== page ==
Freelance for National Geographic Magazine
"BROKEN PROMISES: THE PINE RIDGE INDIAN RESERVATION"
On the Great Plains of The United States, hidden away on the little traveled back roads of South Dakota, is American Prisoner of War Camp Number 344. It is now known as the Pine Ridge Indian Reservation, and is the home of the Oglala Lakota. Pine Ridge is ground zero for native issues because of both the work of the American Indian Movement and because of the infamous Wounded Knee Massacre of 1890, where the US 7th Cavalry killed 300 Sioux and ended the Indian Wars. Pine Ridge has been one of the poorest places in America for decades with an unemployment rate upwards of %90 and a male life expectancy of 48. Through the 1850s and 60s the US made and then broke several treaties to build trails and train lines through Lakota territory, leading to the Lakota War, in which 3 tribes, lead by the Lakota War Chief Red Cloud thoroughly defeated the US Army. In 1868 their victories won them the Fort Laramie Treaty guaranteeing the sovereignty of the Sioux Nation and the Lakota ownership of the sacred Black Hills. In 1980 the longest running court case in history, the United States vs. The Sioux Nation, was ruled upon by the U.S. Supreme Court. The court determined that when the Sioux were resettled onto reservations and 7 million acres of their land were opened up to prospectors and homesteaders, the terms of the 1868 Treaty had been violated, and that the Black Hills were illegally taken. As payment the court awarded $106 million. The Sioux refused the money, and the battle continues to this day. Statistics about the native population today, more than a century after the massacre at Wounded Knee, reveal the legacy of colonization, forced migration, and treaty violations. But today on the Reservation there are also newly formed resistance movements and a revival of the traditional spiritual ways. The sundance has come back after nearly disappearing and the people are teaching language, horse skills, and ceremonies to the youth. There is a light in the darkness.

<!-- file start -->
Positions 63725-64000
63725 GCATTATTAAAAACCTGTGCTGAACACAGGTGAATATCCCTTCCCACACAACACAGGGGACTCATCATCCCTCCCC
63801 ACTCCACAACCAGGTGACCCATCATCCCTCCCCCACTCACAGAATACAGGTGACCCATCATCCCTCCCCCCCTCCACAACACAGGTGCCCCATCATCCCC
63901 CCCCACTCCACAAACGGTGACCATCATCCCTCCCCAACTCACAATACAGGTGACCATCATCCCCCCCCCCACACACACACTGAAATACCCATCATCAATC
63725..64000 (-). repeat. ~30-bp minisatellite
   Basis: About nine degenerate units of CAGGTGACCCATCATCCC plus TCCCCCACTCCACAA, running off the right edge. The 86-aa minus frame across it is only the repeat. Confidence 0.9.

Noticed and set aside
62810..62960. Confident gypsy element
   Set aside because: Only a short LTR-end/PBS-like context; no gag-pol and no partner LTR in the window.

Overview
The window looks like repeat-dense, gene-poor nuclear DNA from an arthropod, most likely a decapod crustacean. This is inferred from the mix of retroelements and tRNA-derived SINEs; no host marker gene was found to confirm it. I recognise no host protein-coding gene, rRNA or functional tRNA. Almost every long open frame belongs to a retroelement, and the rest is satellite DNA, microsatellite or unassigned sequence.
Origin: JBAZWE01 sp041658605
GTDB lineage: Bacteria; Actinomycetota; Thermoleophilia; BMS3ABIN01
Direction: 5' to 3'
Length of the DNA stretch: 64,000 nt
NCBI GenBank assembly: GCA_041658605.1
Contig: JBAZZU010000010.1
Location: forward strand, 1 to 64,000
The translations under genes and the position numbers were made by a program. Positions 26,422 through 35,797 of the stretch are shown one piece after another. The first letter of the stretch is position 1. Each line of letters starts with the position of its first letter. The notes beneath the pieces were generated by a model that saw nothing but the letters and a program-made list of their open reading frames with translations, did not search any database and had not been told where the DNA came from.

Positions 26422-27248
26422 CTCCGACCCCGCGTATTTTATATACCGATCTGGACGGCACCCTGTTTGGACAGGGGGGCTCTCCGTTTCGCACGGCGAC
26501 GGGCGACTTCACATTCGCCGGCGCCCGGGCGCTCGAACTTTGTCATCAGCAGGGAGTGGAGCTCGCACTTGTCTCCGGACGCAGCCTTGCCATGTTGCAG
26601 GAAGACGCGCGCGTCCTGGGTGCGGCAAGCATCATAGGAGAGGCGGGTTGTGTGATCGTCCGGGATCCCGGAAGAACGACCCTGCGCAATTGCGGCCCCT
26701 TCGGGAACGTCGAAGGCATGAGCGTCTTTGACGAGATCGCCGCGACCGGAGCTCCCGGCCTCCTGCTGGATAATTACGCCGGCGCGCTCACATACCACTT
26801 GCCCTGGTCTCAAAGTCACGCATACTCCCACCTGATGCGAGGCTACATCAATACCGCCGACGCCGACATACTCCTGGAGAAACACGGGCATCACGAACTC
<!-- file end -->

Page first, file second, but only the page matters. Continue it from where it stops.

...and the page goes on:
Oglala youths hold an upside-down flag, an international symbol of distress and an act of defiance toward the U.S. government, at a rally to commemorate a 1975 shoot-out between American Indian Movement (AIM) activists and FBI agents. Two agents and one AIM member died; AIM's Leonard Peltier was jailed for life.